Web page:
Despite the state seizure of three California HMOs this year, two new surveys, both in California, indicate consumers generally feel good about their relationships with their plan's doctors.
California's first-ever report card on HMOs assessed 17 health plans serving more than 20 million enrollees. The reports, which will be released annually by the California Department of Managed Health Care, stem from 1999 legislation aimed at increasing HMOs' accountability and giving all Californians easy access to healthcare information.
The HMOs were rated on 57 indicators grouped into five categories: wellness care, treating acute illnesses, dealing with chronic illnesses, doctors' communication and service, and service from the HMO itself.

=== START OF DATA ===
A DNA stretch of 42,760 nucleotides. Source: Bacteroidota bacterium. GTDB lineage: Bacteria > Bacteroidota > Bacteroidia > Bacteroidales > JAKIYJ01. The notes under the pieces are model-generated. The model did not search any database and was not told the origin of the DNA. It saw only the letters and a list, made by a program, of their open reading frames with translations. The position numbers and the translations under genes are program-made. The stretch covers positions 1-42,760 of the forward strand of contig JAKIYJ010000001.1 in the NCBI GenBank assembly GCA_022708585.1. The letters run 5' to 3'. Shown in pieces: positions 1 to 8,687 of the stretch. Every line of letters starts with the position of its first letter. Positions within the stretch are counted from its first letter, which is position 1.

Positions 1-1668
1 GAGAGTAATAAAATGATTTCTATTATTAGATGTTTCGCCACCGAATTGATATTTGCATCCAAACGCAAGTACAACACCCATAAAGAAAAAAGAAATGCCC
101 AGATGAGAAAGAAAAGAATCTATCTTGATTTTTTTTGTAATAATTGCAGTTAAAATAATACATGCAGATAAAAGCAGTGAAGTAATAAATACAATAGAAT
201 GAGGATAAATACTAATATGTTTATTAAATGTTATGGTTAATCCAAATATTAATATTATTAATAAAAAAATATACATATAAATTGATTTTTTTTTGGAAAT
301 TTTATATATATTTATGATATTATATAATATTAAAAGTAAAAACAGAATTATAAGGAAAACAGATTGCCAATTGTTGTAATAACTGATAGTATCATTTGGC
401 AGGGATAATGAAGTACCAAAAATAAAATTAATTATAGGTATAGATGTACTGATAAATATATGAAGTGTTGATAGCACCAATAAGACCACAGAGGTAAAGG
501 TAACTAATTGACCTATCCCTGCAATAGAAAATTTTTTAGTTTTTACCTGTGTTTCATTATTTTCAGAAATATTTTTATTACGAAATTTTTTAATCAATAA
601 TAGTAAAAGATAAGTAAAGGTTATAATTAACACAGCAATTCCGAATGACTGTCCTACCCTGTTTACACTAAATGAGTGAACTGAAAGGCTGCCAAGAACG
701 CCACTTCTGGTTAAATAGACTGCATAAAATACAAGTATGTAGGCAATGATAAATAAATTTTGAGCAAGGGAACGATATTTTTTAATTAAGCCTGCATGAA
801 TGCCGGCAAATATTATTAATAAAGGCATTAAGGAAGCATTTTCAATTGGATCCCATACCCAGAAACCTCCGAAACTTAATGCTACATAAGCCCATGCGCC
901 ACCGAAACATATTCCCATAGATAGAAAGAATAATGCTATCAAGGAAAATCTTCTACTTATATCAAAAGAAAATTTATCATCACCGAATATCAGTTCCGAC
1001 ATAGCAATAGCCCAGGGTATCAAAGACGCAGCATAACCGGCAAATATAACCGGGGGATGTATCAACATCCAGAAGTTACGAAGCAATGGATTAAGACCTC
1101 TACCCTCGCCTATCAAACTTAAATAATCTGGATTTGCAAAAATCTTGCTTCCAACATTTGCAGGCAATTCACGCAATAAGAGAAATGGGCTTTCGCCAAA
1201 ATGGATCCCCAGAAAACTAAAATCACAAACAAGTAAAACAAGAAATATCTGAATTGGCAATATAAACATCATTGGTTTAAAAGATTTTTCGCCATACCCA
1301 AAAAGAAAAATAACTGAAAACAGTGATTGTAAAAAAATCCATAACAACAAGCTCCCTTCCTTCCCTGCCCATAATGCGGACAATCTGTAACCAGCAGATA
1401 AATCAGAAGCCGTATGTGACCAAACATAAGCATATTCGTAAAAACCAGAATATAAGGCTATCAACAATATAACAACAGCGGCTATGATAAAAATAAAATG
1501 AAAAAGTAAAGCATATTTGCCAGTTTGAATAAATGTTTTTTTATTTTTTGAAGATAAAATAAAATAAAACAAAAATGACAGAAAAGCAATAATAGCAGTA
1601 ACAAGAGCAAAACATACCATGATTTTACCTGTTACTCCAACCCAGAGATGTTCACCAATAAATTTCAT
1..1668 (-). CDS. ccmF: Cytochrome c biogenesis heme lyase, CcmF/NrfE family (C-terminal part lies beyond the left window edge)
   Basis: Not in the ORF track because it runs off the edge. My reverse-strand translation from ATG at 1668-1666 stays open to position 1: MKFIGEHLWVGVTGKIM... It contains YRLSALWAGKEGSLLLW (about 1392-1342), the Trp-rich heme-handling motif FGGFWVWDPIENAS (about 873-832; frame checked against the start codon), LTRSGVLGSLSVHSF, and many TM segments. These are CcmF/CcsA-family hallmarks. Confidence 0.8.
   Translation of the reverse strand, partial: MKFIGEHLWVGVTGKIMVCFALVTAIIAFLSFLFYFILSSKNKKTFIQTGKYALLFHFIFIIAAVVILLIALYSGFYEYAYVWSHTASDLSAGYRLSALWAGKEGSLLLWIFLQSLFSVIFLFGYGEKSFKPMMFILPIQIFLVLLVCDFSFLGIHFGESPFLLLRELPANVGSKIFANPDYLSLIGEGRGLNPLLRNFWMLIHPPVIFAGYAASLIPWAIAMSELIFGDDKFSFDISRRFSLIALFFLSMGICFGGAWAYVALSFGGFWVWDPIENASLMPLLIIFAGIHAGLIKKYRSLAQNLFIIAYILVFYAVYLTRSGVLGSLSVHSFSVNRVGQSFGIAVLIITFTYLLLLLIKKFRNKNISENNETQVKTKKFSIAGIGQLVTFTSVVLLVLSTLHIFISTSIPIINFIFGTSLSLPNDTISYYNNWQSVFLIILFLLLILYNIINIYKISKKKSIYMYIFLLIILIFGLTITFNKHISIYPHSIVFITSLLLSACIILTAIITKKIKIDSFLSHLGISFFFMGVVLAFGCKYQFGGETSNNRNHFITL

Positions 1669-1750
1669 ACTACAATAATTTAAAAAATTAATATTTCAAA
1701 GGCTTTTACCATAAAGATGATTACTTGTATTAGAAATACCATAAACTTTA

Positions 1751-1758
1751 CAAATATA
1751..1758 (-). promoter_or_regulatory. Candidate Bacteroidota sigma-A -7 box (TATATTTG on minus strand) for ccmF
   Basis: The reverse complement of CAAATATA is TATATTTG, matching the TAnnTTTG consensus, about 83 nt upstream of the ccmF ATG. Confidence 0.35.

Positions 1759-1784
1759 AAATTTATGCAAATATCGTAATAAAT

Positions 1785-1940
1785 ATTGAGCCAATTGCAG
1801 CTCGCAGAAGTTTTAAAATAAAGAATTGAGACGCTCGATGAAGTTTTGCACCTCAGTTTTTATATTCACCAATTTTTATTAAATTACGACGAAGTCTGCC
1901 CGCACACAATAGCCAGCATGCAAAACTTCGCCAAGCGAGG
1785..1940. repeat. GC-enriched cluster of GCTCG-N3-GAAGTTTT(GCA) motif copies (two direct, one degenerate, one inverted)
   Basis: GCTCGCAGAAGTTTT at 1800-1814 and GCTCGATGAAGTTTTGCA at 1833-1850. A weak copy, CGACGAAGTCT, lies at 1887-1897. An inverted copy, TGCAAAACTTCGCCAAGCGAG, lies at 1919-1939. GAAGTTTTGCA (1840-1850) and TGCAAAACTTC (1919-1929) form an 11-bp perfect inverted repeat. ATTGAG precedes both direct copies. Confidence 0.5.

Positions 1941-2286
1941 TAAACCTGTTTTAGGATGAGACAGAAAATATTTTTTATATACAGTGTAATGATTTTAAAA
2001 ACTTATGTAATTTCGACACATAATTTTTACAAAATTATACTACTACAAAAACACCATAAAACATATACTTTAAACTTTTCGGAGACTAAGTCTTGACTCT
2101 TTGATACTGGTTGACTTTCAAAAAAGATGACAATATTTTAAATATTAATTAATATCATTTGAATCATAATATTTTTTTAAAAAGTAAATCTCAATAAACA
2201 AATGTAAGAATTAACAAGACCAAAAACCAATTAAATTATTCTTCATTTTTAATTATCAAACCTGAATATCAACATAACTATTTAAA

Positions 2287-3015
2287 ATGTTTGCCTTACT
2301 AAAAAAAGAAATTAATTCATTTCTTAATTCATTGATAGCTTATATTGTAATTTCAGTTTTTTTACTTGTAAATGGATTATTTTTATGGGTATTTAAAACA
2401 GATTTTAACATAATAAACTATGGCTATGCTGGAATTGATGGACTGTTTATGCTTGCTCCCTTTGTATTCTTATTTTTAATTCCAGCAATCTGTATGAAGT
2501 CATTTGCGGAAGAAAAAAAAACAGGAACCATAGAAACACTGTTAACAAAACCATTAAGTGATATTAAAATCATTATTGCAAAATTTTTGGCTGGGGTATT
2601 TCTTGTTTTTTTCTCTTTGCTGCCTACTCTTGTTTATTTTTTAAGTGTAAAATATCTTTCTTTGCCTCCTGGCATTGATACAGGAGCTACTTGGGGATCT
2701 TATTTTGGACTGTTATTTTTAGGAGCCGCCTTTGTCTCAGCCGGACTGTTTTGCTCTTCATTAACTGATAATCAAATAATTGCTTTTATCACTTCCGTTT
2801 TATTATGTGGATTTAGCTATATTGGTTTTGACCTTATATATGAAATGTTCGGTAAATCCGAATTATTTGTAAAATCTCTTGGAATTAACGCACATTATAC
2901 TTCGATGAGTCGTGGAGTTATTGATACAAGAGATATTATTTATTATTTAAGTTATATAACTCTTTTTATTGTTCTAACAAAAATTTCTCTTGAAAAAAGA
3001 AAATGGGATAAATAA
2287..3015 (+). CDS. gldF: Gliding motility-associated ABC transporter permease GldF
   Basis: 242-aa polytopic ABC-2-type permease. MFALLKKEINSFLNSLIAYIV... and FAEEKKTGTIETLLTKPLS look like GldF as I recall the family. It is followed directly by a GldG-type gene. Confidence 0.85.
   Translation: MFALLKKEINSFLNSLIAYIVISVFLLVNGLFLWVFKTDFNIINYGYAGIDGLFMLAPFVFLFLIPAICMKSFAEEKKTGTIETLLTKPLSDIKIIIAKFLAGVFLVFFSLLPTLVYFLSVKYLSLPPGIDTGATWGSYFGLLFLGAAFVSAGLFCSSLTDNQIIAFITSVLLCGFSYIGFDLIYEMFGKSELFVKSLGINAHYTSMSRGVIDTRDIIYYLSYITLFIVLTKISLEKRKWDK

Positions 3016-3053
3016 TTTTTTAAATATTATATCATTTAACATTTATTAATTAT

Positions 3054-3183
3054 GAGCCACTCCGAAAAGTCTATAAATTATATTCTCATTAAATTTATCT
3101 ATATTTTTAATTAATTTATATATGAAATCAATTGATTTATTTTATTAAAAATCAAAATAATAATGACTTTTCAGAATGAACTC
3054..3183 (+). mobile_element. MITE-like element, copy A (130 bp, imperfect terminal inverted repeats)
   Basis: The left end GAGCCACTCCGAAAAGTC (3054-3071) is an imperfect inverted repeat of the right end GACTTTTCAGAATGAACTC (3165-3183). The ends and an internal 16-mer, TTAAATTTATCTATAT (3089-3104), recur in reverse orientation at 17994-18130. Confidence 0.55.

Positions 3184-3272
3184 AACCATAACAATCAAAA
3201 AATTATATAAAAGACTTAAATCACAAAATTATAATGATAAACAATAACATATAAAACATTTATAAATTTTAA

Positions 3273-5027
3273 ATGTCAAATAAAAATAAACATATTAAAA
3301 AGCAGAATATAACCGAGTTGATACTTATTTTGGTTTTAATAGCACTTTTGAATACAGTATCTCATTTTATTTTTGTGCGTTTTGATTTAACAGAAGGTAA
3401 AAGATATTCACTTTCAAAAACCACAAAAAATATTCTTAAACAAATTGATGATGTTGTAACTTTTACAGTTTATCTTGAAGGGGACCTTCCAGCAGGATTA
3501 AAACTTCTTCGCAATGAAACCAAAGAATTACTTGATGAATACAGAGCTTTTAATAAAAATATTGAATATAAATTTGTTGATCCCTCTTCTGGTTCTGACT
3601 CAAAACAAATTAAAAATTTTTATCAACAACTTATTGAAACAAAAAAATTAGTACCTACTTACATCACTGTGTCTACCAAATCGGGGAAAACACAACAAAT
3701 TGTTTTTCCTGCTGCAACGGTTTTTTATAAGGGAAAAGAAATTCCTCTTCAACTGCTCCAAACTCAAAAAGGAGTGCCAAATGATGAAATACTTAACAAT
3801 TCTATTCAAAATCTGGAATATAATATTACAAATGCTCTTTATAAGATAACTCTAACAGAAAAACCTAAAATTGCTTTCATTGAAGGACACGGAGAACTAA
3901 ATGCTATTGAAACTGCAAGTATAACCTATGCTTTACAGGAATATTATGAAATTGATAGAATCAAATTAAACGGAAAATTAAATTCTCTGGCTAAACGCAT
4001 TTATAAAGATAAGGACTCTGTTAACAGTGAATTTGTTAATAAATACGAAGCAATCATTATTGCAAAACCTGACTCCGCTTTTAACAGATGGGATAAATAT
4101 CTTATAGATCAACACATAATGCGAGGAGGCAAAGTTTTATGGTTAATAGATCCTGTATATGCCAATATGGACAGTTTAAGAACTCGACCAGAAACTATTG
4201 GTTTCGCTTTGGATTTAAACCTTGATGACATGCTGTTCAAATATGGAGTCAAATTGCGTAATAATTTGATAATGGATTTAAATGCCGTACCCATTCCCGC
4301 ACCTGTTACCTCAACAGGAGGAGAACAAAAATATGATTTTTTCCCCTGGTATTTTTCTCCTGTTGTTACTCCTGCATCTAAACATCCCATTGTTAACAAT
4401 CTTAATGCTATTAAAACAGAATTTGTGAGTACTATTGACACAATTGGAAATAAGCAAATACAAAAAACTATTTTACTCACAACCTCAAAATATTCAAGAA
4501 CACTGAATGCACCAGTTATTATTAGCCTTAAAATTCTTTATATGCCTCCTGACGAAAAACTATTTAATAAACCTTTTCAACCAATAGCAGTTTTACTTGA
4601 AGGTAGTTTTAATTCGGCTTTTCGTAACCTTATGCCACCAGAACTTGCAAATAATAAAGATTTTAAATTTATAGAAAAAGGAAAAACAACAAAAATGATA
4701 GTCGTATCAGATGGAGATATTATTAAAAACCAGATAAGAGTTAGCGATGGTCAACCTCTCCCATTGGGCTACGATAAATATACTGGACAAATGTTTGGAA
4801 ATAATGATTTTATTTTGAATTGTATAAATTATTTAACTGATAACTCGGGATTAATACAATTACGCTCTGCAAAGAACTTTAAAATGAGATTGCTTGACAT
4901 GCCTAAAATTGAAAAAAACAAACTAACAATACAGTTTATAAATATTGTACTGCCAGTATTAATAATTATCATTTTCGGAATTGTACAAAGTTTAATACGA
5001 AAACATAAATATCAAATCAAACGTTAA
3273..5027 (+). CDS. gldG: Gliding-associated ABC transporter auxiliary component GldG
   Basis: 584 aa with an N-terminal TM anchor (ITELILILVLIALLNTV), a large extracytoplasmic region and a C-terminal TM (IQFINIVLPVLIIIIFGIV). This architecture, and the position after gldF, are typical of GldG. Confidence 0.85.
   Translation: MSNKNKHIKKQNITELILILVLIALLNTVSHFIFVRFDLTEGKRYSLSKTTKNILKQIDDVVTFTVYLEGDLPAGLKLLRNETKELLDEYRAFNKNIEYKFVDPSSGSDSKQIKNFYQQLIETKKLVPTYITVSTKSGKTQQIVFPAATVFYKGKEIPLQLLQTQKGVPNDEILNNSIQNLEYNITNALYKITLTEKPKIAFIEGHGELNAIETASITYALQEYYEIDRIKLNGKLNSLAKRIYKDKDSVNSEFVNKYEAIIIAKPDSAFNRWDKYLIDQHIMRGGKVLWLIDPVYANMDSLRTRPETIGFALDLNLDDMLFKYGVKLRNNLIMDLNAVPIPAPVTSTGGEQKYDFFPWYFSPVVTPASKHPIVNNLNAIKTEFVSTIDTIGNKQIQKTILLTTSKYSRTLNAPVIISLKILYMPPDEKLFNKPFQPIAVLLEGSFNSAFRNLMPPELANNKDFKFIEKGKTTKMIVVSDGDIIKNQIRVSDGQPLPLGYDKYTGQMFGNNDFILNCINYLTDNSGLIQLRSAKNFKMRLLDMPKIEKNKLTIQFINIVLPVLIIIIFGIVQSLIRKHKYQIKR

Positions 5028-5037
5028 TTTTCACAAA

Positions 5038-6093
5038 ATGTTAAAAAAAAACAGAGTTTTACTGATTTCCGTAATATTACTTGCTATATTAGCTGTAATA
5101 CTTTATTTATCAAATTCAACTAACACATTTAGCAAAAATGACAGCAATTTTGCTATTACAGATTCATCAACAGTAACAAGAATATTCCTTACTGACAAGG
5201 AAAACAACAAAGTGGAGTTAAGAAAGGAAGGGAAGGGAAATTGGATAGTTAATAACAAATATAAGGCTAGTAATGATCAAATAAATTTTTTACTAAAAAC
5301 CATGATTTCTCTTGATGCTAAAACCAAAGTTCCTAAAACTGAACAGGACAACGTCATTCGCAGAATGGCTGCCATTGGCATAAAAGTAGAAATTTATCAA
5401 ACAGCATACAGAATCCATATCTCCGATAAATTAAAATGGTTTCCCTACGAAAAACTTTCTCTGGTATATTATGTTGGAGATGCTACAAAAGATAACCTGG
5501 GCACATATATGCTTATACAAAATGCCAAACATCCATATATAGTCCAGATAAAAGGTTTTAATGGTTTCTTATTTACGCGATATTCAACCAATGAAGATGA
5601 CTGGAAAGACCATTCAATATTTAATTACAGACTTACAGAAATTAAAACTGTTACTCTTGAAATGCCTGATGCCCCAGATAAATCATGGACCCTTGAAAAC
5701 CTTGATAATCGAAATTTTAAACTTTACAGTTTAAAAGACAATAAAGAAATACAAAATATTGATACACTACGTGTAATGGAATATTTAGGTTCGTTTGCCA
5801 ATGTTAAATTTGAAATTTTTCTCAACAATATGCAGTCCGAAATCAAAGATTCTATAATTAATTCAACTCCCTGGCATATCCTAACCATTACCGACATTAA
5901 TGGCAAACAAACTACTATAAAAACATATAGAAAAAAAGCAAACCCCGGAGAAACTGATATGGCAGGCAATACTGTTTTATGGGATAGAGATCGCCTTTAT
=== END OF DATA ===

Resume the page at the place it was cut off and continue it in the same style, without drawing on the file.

All 17 HMOs earned high ratings for the quality of doctor-patient relationships but fared the worst in the treatment of chronic conditions such as diabetes, mental illnesses and sexually transmitted diseases. The HMOs voluntarily participated in the survey.
In a separate survey of more than 21,000 California HMO members, 87% of respondents said their physicians usually or always listen to them carefully. But about 26% of the members had to wait more than a half-hour past their scheduled appointments.
Conducted by the Pacific Business Group on Health and the California Cooperative Healthcare Reporting Initiative, the survey involved members of four health plans and 59 medical groups.